After Ebert’s less than enthusiastic review of Matthew Vaughn‘s Kick-Ass, I was both anxious and a little nervous to see the film. I like Roger Ebert, and I respect his opinion. It wasn’t luck that brought him to the status of Senior Film Critic in Chief. But I read the books, and I loved them, and I loved them for the things that Ebert found so disturbing. The absurdity and the violence. The pure extremism of this entire scenario, and Mark Millar‘s through line that somehow keeps the thing from going too far. It follows then that I should like the movie, with the two interpretations arriving so near one another, and Millar Executive Producing. But there is a difference. A few in fact, and it’s these differences that, on occasion, distort Kick-Ass the movie from silly entertainment into something dramatic, and intense, and on occasion, not particularly fun to watch.
Dave Lizewski (Aaron Johnson) is one of us. A faceless nobody in particular who longs for something more. Lizewski also happens to be a comic book nerd, and thusly his journey for fame comes in the form of superherodom. He buys a wet suit, and some matching batons, and takes to the streets, only to get his ass severely kicked. This is our first real glimpse of what’s to come in regards to violence, and to put it bluntly, Matthew Vaughn is not fucking around. There are some truly harrowing moments of blood in Kick-Ass and most of them come at the hands of the 11-year-old Hit Girl (Chloe Moretz) and her daddy…Big Daddy (Nicholas Cage). These vigilantes are the real thing, and in Lizewski’s first encounter with the two killers his reality sets in without compunction. Lizewski is shocked to find tangible consequences to this whole superhero thing. And as Big Daddy and Hit Girl put the blade and bullet to an endless number of mob goons, and make their way towards head boss Frank D’Amico (Mark Strong) for some serious vengeance, Kick-Ass ends up pretty much just following along, far too dazed and confused to do anything other than ride shotgun to the mayhem.
As for the violence, (which, who are we kidding, is what we’re all there to see) this is a more complex issue than simply, “how much is enough?” Ebert’s concern lies in both the pure gratuity as well as the baby face pulling the trigger and chucking the knives. He’s not wrong, but I’m not sure he’s entirely right either, because violence isn’t just about violence. It’s about portrayal of violence. The climax of Tarantino’s Inglourious Basterds is proof enough of this, with a reign of death brought down on the heads of some Nazi drones and an audience on the verge of laughter. Whether it’s tension or excitement at the prospect, something in that horrifying imagery is enjoyable to watch, and for the first half of Kick-Ass Vaughn does a fine job of working this same formula. Blood and gore verge on slapstick and the lack of genuine remorse is precisely what keeps the film fun. But something happens around the mid way point of the movie. Big Daddy, an ex-cop and ex-con is tracked down by his former partner, who calls quite melodramatically into question his parenting style. There’s certainly an opportunity to turn this into another over-the-top, goofy Nicolas Cage moment, of which their are many, but instead we find Big Daddy actually defending himself, and the cop alerting us all to problems we thought we didn’t have to worry about. It’s this instant, when the movie jumps abruptly from parody to reality, that the momentum dies. Quite suddenly we’re supposed to be concerned that there’s an 11-year-old girl cutting people’s legs off, and sorry to be the one to bring this up, but what’s fun about that? How are we supposed to enjoy the insanity of this whole situation if morality is suddenly a factor? The same is true for our main character, who in the comic books is basically just a dummy unable to consider repercussions, and in the movies couches his vigilantism not only in this same moronic quest for fame, but also frustrating moral justifications. It’s not just that this steps away from the comics, it’s that by giving the characters some sort of moral impetus you also inevitably validate the things they’re doing, and frankly, nobody has any business doing that. This violence needs to be outrageous or it won’t work, because if it feels at all realer than a Tom and Jerry cartoon, the audience has no choice but to be offended.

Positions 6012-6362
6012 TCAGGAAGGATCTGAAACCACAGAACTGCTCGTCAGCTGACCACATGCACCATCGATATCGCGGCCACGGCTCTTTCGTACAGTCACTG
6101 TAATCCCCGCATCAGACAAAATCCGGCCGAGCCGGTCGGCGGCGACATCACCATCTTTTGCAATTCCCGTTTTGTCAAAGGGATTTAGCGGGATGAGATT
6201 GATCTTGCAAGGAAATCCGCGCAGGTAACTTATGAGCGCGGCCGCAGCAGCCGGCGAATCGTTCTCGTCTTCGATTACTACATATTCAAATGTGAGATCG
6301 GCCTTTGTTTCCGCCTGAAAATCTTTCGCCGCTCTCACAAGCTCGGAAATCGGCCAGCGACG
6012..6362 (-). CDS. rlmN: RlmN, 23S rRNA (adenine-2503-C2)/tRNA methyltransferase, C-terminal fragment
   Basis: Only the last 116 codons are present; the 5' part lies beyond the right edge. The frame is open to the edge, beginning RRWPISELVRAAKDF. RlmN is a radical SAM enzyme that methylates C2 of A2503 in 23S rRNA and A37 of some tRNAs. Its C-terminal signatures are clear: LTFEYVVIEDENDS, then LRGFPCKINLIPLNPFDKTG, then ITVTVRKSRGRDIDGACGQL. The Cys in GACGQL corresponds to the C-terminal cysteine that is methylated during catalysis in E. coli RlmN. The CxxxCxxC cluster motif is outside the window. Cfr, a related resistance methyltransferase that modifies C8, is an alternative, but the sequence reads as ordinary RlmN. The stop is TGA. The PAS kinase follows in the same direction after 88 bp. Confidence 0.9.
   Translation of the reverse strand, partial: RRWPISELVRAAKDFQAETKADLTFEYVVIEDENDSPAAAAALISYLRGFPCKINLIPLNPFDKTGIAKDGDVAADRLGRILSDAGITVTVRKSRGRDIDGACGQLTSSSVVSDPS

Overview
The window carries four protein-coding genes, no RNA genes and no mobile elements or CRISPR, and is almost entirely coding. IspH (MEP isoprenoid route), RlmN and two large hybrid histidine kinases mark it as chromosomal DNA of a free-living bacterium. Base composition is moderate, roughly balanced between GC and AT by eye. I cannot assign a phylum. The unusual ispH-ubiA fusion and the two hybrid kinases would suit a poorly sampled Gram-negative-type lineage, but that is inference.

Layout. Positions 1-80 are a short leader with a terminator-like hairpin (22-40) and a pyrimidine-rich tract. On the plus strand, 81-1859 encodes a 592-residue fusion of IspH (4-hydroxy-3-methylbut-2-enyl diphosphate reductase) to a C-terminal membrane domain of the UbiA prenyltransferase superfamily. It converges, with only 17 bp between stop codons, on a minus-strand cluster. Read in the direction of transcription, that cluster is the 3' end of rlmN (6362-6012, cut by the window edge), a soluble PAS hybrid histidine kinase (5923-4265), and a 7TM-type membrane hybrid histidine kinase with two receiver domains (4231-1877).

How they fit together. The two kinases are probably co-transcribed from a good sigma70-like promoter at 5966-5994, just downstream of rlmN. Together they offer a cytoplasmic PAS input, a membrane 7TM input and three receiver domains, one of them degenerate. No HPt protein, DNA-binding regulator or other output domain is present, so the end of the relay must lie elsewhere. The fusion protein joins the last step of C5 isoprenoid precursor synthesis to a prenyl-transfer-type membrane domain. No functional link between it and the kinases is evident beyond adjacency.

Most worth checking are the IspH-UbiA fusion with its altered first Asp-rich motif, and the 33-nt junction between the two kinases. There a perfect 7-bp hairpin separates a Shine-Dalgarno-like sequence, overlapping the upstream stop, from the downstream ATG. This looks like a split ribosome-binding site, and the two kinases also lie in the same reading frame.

Kick-Ass has a number of really fantastic moments, with an ok script and a number of good performances. In particular Nicholas Cage and Chloe Moretz steal the show. Moretz shows up out of nowhere playing a female heroine so badass she rivals The Bride from Kill Bill. And Nic Cage, who supposedly channeled Adam West’s Batman for the part is so hysterically good in this movie it has to live in his top five or ten best performances. But despite the source material and all the film’s potential, Kick-Ass‘s second half is too frustrating, too strangely removed from it’s beginning. The film’s abrupt growth of a conscience ends up feeling forced, and though there are still some laugh out loud moments, this is the kind of corner that, once turned, can’t be backtracked. It’s not an easy task taking Millar and John Romita Jr.‘s mayhem and making it palatable for a broader audience, and comic books certainly aren’t expected to have that sort of universal conformance, but recognizing how close Vaughn was to constructing a purely enjoyable blood fest make it all the more frustrating. Missing the mark completely isn’t quite as bad as hitting the target once or twice, then never finding it again.